Our Las Vegas juvenile crimes lawyers fight to get our young clients’ delinquency and criminal charges substantially lessened or dismissed so their record remains clear. We craft each defense strategy with the long view in mind so that our clients’ cases have little-to-no effect on their future educational and employment opportunities.
Here are five key things to know about juvenile laws in Nevada:
- Juvenile Court has jurisdiction over cases where minors under 18 are suspected of criminal activity.
- In certain serious cases, minors can be tried (“certified”) as adults in criminal court.
- Typical juvenile penalties include community service, a driver’s license suspension, and counseling. In serious cases, the judge may order detention.
- Most juvenile crime records are automatically sealed when the child turns 21 years old.
- Similar to adults facing charges, juveniles have the right to a defense attorney. The court will appoint one if they or their family cannot afford private counsel.
Below our Las Vegas juvenile crimes lawyers answer frequently-asked-questions about Nevada delinquency laws and court processes:
- 1. Why hire Las Vegas Defense Group?
- 2. What is juvenile court in Las Vegas, Nevada?
- 3. Can children be charged as adults?
- 4. Do children have a right to an attorney?
- 5. How does the juvenile court process work?
- 6. What are the penalties?
- 7. What are the juvenile jails in Nevada?
- 8. Can juvenile records be sealed?
- 9. What if my child is on parole or probation in Nevada and we move to another state?
1. Why hire Las Vegas Defense Group?
When it comes to representing young people facing juvenile charges, Las Vegas Defense Group stands out as a trusted ally and advocate. We understand the unique challenges that arise in juvenile cases, and we are committed to providing comprehensive legal support tailored to the needs of our young clients.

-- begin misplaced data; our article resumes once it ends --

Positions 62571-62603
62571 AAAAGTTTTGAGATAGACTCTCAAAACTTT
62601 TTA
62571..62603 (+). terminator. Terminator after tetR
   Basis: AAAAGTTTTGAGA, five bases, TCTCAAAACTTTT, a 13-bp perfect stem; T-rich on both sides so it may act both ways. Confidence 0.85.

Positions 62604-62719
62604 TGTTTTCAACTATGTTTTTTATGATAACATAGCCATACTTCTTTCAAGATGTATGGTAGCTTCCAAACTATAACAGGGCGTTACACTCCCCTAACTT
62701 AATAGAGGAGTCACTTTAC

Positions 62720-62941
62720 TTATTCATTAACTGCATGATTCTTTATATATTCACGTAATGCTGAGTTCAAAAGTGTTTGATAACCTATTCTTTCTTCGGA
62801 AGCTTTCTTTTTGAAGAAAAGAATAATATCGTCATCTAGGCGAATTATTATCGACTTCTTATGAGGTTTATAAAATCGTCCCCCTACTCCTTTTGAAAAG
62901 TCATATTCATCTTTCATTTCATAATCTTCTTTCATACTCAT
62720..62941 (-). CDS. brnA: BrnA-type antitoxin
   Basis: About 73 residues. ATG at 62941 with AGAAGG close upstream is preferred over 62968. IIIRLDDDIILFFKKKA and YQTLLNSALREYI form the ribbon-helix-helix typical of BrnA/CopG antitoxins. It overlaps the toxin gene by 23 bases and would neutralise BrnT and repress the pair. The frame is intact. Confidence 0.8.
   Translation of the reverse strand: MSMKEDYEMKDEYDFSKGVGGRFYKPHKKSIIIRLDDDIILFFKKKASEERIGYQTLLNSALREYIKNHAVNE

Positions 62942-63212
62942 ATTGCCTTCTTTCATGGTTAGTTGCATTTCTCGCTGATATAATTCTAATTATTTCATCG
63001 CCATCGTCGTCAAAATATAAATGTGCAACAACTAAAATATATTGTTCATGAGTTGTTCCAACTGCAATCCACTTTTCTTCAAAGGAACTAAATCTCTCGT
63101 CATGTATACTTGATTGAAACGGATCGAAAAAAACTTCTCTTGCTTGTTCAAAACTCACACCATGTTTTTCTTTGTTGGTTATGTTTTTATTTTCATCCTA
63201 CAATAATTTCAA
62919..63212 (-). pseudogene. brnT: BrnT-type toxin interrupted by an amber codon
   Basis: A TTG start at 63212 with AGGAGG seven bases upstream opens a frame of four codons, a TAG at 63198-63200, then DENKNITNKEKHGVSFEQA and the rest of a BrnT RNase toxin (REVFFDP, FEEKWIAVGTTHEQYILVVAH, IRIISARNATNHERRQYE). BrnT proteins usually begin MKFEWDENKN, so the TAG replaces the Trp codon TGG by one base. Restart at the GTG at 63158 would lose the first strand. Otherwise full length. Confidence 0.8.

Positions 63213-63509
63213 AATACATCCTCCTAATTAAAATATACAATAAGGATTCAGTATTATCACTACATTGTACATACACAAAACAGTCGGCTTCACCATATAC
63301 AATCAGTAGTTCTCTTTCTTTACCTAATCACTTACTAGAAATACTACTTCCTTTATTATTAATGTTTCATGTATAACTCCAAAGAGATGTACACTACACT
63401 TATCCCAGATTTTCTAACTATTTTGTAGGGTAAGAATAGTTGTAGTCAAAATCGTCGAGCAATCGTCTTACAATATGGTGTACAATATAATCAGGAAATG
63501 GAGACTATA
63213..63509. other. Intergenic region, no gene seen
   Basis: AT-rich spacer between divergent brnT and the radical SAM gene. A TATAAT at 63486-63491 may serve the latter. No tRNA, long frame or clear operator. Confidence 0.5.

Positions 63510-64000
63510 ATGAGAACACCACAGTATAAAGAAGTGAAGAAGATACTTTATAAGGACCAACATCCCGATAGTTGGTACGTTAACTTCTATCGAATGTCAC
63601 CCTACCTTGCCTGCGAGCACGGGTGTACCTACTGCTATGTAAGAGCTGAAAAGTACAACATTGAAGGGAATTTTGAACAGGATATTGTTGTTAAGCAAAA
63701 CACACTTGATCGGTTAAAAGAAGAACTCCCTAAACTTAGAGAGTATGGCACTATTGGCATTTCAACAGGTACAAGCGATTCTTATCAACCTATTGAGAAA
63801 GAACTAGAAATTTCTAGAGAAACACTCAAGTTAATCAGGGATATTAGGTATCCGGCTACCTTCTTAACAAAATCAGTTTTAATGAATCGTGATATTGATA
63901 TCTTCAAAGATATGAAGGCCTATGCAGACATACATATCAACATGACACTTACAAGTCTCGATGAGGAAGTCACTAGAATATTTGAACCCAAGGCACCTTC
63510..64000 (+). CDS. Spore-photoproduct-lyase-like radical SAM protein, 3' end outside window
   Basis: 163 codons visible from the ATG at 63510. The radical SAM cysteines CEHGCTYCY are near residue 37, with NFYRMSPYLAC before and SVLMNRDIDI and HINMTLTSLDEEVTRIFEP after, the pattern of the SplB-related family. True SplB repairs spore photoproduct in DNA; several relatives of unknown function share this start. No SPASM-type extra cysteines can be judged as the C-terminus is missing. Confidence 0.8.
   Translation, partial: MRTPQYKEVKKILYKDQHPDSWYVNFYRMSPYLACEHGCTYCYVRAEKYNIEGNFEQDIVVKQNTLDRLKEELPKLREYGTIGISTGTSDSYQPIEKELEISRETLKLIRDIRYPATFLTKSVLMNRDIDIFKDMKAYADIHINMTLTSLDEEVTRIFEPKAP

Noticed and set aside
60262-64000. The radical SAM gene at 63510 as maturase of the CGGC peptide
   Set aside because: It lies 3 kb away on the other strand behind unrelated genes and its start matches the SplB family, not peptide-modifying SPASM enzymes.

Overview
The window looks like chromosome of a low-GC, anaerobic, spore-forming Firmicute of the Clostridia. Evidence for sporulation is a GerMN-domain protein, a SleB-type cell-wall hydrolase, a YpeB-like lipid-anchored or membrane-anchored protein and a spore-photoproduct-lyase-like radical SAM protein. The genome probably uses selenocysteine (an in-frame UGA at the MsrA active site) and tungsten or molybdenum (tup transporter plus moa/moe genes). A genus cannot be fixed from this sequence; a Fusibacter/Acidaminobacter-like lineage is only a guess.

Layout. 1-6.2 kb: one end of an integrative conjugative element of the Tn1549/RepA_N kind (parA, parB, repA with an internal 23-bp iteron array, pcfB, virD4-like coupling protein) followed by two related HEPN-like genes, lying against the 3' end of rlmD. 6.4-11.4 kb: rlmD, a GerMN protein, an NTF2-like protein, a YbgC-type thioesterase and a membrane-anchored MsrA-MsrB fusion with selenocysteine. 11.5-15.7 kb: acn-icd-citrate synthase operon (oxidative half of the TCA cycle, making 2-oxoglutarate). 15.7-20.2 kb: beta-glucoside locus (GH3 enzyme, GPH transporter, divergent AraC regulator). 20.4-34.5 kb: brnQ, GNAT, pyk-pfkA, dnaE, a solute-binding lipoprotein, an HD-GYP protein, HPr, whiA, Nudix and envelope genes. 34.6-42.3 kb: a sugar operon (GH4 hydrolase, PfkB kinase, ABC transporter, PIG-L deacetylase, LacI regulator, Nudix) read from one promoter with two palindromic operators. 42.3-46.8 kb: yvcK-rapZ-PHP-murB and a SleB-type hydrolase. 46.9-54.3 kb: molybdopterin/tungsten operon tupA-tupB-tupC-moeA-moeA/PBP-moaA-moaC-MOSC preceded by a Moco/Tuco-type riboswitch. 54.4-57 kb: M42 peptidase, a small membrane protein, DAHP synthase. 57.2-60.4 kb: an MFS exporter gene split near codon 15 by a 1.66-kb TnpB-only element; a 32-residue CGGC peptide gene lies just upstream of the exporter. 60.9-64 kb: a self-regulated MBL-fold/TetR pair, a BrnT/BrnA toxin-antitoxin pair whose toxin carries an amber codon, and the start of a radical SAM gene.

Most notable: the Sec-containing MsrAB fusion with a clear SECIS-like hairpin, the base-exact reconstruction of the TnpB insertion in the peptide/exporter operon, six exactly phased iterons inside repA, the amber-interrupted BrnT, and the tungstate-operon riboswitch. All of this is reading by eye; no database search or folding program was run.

Our team of experienced attorneys possesses a deep understanding of the juvenile justice system, its intricacies, and the potential consequences that can affect a young person’s future. We approach each case with compassion, recognizing that kids make mistakes and deserve a chance at redemption.
Our firm’s track record of success in juvenile defense speaks to our expertise and dedication. We work tirelessly to protect our clients’ rights, striving for outcomes that minimize the long-term impact of these charges. By choosing our firm, you can trust that you will have a skilled legal team on your side, fiercely advocating for the best interests and the bright future of your child.
2. What is juvenile court in Las Vegas, Nevada?
Juvenile court in Nevada is like a criminal court for children who allegedly violated the law while under 18 years old. Though instead of charging the kids with crimes, juvenile court alleges them of being either
- “delinquent” or
- “in need of supervision.”
Juvenile court judges are more concerned with rehabilitation than punishment.1
3. Can children be charged as adults?
With narrow exceptions, juveniles at 16 or 17 will be certified as adults in criminal court if they were accused of:
Otherwise, the juvenile court has the discretion to transfer cases to criminal court if:
- The child was at least 14 at the time of the alleged offense, and
- The offense would have been a felony had an adult committed it
Minors aged 13, 14 or 15 who are charged with murder or attempted murder may also be certified as an adult.2
4. Do children have a right to an attorney?
Yes. Minors with cases in Nevada juvenile court have the right to a juvenile crimes lawyer. The court will provide a public defender for children who cannot afford private counsel.3
4.1. What rights do parents have in juvenile court?
Parents and guardians of a child in juvenile court in Nevada may have an attorney at all stages of the case. The court also may provide parents a public defender.4
Juvenile court must also keep parents or guardians notified in writing of any case proceedings following the initial detention hearing.5
Note that employers are not allowed to fire employees for having to miss work to go to juvenile court.6
5. How does the juvenile court process work?
5.1. Initial detention